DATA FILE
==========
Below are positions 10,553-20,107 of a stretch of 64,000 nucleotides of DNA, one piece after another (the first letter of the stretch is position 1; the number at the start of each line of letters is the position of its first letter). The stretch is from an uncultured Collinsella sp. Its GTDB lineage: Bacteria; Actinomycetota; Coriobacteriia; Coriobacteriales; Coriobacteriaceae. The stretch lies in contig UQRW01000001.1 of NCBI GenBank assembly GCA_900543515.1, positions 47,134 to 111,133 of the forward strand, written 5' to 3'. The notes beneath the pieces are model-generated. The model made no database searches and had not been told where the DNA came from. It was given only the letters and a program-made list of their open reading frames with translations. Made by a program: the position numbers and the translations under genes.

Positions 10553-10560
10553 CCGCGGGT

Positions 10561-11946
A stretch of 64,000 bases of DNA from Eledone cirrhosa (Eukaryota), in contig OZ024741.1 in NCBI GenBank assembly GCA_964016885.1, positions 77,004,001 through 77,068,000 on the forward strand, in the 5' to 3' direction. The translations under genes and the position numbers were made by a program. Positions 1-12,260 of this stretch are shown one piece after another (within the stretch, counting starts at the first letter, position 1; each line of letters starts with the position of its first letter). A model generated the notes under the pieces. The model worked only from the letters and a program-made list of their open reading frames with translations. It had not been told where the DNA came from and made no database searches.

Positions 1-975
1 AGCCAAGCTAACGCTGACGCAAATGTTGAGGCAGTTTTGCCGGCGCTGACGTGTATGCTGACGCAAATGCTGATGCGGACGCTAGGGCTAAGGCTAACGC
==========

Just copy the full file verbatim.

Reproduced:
Below are positions 10,553-20,107 of a stretch of 64,000 nucleotides of DNA, one piece after another (the first letter of the stretch is position 1; the number at the start of each line of letters is the position of its first letter). The stretch is from an uncultured Collinsella sp. Its GTDB lineage: Bacteria; Actinomycetota; Coriobacteriia; Coriobacteriales; Coriobacteriaceae. The stretch lies in contig UQRW01000001.1 of NCBI GenBank assembly GCA_900543515.1, positions 47,134 to 111,133 of the forward strand, written 5' to 3'. The notes beneath the pieces are model-generated. The model made no database searches and had not been told where the DNA came from. It was given only the letters and a program-made list of their open reading frames with translations. Made by a program: the position numbers and the translations under genes.

Positions 10553-10560
10553 CCGCGGGT

Positions 10561-11946
A stretch of 64,000 bases of DNA from Eledone cirrhosa (Eukaryota), in contig OZ024741.1 in NCBI GenBank assembly GCA_964016885.1, positions 77,004,001 through 77,068,000 on the forward strand, in the 5' to 3' direction. The translations under genes and the position numbers were made by a program. Positions 1-12,260 of this stretch are shown one piece after another (within the stretch, counting starts at the first letter, position 1; each line of letters starts with the position of its first letter). A model generated the notes under the pieces. The model worked only from the letters and a program-made list of their open reading frames with translations. It had not been told where the DNA came from and made no database searches.

Positions 1-975
1 AGCCAAGCTAACGCTGACGCAAATGTTGAGGCAGTTTTGCCGGCGCTGACGTGTATGCTGACGCAAATGCTGATGCGGACGCTAGGGCTAAGGCTAACGC